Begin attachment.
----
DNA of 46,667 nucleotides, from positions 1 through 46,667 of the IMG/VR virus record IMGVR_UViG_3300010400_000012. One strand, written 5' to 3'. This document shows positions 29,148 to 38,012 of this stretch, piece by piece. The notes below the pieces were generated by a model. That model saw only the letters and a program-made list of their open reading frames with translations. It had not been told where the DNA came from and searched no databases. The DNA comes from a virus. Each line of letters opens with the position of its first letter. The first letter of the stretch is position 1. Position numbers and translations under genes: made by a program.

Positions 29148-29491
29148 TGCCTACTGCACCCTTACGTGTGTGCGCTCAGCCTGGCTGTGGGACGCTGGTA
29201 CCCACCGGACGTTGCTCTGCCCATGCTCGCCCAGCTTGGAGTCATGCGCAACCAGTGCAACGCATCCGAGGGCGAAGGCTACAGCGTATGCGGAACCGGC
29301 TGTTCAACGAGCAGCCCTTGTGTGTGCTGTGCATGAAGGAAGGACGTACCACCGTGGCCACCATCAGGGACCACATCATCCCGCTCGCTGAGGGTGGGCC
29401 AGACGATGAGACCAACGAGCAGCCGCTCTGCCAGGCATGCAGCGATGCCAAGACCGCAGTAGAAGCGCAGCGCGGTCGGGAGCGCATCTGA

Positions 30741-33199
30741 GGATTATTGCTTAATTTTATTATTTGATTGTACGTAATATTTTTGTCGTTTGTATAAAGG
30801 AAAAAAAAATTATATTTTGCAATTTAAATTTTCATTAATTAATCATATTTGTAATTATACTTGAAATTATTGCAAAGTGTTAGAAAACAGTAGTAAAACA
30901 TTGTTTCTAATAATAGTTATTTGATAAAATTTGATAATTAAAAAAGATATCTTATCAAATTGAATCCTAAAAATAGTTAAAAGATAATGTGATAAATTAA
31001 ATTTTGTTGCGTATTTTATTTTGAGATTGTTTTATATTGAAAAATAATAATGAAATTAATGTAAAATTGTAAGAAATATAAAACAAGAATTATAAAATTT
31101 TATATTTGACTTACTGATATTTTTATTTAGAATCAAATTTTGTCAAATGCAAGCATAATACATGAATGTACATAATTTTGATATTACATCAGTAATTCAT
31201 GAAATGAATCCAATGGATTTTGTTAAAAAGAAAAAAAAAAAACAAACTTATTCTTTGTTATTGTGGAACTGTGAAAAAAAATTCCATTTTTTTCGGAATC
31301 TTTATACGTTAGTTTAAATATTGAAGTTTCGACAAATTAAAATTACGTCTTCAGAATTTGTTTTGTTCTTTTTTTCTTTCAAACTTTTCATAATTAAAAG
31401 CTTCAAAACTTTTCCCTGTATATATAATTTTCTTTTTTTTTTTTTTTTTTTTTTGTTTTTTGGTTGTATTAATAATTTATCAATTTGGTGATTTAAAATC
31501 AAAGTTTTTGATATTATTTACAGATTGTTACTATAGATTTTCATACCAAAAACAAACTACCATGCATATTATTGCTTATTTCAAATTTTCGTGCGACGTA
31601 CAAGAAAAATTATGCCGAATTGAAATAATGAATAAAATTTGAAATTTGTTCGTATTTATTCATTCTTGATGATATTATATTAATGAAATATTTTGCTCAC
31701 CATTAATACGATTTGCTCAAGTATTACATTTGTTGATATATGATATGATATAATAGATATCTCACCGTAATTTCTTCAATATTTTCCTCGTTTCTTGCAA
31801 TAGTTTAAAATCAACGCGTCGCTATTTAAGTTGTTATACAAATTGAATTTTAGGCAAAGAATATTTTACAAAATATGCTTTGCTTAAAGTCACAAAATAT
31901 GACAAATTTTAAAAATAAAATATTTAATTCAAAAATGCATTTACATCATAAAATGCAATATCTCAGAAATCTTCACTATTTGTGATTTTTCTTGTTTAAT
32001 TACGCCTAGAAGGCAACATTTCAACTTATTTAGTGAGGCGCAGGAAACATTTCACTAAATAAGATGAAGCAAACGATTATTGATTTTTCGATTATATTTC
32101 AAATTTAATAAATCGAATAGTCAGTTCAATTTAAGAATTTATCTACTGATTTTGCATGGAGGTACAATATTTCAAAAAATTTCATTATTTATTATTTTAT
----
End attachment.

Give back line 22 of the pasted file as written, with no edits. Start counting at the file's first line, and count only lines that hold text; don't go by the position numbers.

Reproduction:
32101 AAATTTAATAAATCGAATAGTCAGTTCAATTTAAGAATTTATCTACTGATTTTGCATGGAGGTACAATATTTCAAAAAATTTCATTATTTATTATTTTAT